suggested reading

I've been thinking about how best to talk more about the issues I'm confronting here while acknowledging that we are not all coming from the same background and don't all read about oppressive systems in our spare time. I've decided to create a sort of reading list for some background and also for me to better keep track of what I'm reading and who I am referencing. This list is by no means exhaustive, but hopefully you will find something useful. I'll be adding more, but here are some I thought were important.


Privilege:

Peggy McIntosh's "Unpacking the Invisible Knapsack"
Written in 1989 this is a really incredible list of white privileges we often don't notice we have in America. There is also a recently published South African version.

Gina Crosley-Corcoran's "Explaining White Privilege to a Broke White Person"
Crosley-Corcoran draws on McIntosh for this article. I'm including it primarily because I'm from rural Appalachia, and I understand how poor white people in a predominantly white area would struggle with this idea. When we talk about white privilege, no one is saying that's the only type of privilege or that white people don't experience any oppression.

"When you're accustomed to privilege, equality can feel like oppression"
Often I hear people worry that the "PC police" are coming after free speech or that Christians are being persecuted by gay marriage. This article will hopefully help you see that in a different light.


Racism:

John Halstead's "Bursting the White Bubble of Colorblindness"
A personal story of moving from "not racist" to anti-racism and why that shift is important. If you are unsure what is wrong with being "colorblind" or saying "All Lives Matter," give this a read. He also gives a great illustration of systemic racism in education.

John Metta's sermon "I, Racist"
This should be required reading for all white Americans. If you consider yourself fairly liberal or just think "racist" is a term best reserved for KKK members, this is important.

Michelle Alexander on her book The New Jim Crow:  Mass Incarceration in the Age of Colorblindness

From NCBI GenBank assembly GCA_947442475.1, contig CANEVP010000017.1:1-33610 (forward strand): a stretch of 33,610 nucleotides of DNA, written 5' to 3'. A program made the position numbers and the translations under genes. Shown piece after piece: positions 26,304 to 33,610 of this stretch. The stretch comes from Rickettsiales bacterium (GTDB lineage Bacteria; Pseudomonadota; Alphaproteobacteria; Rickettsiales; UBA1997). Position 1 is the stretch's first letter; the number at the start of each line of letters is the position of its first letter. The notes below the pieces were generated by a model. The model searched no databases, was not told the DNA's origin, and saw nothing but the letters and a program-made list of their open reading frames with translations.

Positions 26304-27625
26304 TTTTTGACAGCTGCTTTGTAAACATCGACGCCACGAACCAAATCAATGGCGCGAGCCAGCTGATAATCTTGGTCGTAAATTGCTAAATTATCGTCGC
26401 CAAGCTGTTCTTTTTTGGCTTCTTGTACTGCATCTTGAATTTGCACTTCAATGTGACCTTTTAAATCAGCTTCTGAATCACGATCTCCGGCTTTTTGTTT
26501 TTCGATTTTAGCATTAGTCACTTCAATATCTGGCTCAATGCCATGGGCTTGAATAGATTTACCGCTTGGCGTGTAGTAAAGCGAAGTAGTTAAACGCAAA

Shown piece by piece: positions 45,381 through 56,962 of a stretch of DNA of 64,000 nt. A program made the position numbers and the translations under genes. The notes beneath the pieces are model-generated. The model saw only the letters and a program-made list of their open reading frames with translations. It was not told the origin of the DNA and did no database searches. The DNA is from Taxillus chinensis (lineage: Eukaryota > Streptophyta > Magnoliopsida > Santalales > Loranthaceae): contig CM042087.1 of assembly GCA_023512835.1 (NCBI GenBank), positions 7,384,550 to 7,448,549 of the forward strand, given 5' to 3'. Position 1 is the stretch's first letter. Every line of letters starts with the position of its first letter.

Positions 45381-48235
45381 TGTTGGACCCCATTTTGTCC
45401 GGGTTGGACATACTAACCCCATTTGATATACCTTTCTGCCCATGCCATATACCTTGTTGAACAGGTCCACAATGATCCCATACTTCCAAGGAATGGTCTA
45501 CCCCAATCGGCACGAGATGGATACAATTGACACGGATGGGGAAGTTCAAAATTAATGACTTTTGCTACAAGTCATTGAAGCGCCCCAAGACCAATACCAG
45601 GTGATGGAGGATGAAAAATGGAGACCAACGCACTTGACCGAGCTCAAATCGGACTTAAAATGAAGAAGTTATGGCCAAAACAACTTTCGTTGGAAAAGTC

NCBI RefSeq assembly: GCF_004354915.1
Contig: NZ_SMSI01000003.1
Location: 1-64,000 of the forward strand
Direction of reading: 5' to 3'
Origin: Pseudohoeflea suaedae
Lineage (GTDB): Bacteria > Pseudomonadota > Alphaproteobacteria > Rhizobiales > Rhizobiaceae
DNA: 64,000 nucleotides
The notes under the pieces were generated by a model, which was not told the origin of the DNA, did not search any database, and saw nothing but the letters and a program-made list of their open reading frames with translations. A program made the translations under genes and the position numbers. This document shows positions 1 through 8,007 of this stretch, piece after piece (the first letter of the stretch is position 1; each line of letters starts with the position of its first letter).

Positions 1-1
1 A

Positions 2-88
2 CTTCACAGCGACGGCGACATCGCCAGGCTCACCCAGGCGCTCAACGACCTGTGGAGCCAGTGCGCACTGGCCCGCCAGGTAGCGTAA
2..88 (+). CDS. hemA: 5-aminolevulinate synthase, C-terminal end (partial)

I'm currently reading Alexander's The New Jim Crow and truly cannot believe how much I didn't know about the War on Drugs and mass incarceration. As Alexander illustrates in her introduction, there is no effective anti-racist activism in America without an understanding of how these systems have created a new racial undercaste.


Allyship/Solidarity:

The Anti-Oppression Network on allyship
A good resource for anyone who considers themself an ally or wants to do allyship better. Read it often.

Mia McKenzie's "How to Tell the Difference Between Real Solidarity and Ally Theater"
Honestly you should read everything McKenzie - creator of Black Girl Dangerous writes, including her provocative and deeply moving novel The Summer We Got Free.

JLove Calderon and Tim Wise, "Code of Ethics for Anti-Racist Whites"
Black Lives Matter Nashville lists this as suggested reading for any white folks who want to get involved with their work.


Intersectional feminism:

Cate Young's "This Is What I Mean When I Say White Feminism"
If you identify as a feminist (as Chimimanda Adiche would tell you we all should), this is an important read on intersectionality - a term coined by civil rights advocate and theorist Kimberlé Williams Crenshaw.

A particular branch of white feminism includes "The White Feminist Savior Complex" or Imperial Feminism. Also see Harsha Walia's article on "Reimagining Feminism on International Women's Day."


Mission/Foreign Aid/Voluntourism:

Pippa Biddle's "The Problem with Little White Girls, Boys and Voluntourism"
Please read this before planning a mission trip.

The Onion's "6-Day Visit to Rural African Village Completely Changes a Woman's Facebook Profile Picture"
Because satire is just too real sometimes.

Teju Cole's "The White Savior Industrial Complex"
The term White Savior Complex has become commonplace in discussions of mission work and foreign aid, but few people credit Nigerian-American Teju Cole with the work of naming this issue and few have read his brilliant article on it. It is grounded primarily in reaction to NGO Invisible Children and its campaign Kony 2012, but his arguments about it can be applied to all sorts of international intervention.

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